Police are able to hold vehicle licence plate data for up to two years, the Government has confirmed.
In response to a Parliamentary question last week, Home Office Minister Paul Goggins said data collected through Automatic Number Plate Recognition (ANPR) technologies could be retained for up to two years for "justified policing needs".
Goggins said that official guidance on the matter sates that data can be held for "a period of two years in a 'live, searchable system'," although after 90 days all data is transferred to a controlled-access database.
"This period of retention is to facilitate the searching of that data on a case-by-case basis, should a crime committed during the deployment come to light during that two-year period," Goggins said.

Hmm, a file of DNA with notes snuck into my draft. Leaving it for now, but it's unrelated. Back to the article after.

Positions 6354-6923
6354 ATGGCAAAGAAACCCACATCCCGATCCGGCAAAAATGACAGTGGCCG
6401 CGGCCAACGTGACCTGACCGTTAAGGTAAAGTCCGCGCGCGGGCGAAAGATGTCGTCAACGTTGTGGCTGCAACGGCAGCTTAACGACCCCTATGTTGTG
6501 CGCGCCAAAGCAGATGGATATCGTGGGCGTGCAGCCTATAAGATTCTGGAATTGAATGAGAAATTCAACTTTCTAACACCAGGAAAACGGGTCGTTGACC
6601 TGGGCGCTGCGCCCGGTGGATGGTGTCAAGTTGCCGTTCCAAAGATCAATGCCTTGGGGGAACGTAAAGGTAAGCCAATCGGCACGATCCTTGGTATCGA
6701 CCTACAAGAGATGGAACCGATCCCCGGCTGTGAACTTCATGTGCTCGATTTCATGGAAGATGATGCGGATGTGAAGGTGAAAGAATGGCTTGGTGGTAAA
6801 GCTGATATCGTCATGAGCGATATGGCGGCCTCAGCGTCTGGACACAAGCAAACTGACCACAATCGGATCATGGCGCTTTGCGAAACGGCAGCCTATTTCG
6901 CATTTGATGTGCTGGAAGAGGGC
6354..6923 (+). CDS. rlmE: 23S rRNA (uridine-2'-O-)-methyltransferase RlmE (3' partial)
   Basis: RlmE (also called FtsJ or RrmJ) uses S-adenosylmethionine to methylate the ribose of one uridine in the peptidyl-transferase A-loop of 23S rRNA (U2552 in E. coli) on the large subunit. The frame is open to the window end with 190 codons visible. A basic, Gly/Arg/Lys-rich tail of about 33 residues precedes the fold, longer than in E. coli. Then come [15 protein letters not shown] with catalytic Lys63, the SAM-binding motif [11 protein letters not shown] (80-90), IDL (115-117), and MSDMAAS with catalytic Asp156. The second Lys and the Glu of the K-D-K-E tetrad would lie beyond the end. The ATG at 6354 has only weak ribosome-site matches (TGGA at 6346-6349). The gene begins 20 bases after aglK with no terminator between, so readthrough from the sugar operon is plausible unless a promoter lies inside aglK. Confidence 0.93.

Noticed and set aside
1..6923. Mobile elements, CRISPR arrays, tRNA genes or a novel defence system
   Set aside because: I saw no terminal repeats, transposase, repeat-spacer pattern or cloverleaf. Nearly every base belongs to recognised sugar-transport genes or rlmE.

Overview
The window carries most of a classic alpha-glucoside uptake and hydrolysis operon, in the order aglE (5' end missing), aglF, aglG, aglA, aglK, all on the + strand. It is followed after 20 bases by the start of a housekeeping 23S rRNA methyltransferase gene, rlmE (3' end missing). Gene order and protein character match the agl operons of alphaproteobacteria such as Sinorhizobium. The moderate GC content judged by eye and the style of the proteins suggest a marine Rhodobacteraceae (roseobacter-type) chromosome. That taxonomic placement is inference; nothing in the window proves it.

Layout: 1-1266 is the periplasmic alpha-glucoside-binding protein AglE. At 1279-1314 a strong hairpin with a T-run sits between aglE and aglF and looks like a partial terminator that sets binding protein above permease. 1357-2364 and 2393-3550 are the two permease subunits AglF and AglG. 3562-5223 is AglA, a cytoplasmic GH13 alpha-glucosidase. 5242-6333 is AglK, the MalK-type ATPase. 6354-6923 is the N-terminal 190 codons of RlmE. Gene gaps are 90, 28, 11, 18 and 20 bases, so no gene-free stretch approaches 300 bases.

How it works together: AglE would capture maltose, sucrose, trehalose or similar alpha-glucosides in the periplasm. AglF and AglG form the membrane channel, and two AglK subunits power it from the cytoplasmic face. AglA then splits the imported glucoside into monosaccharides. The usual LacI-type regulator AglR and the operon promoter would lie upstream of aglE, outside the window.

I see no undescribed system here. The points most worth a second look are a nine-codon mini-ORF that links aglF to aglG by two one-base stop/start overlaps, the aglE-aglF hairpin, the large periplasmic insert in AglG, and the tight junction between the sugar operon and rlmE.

However, after the initial 90-day period, Goggins said data would be "partitioned" for the rest of its retention period. "In the period of 91 days to two years, the data will only be accessed for a justified policing need."
In "exceptional circumstances", Goggins said there could be grounds to justify retention of ANPR data beyond the standard two years. "Should this occur, a record of the grounds should be retained," he added.
ANPR has been introduced to tackle vehicle theft and to cut the number of vehicles on the road without proper insurance.
According to figures released last September, ANPR logged about 32 million "reads", or records, in the 18 months covered by Laser One and Two, the two pilots of the new system.
However, there are concerns over inaccuracies when the data is linked to DVLA records.
According to police figures quoted by Goggins in Parliament last July, ANPR data held by the DVLA has only a 40 per cent accuracy rate.
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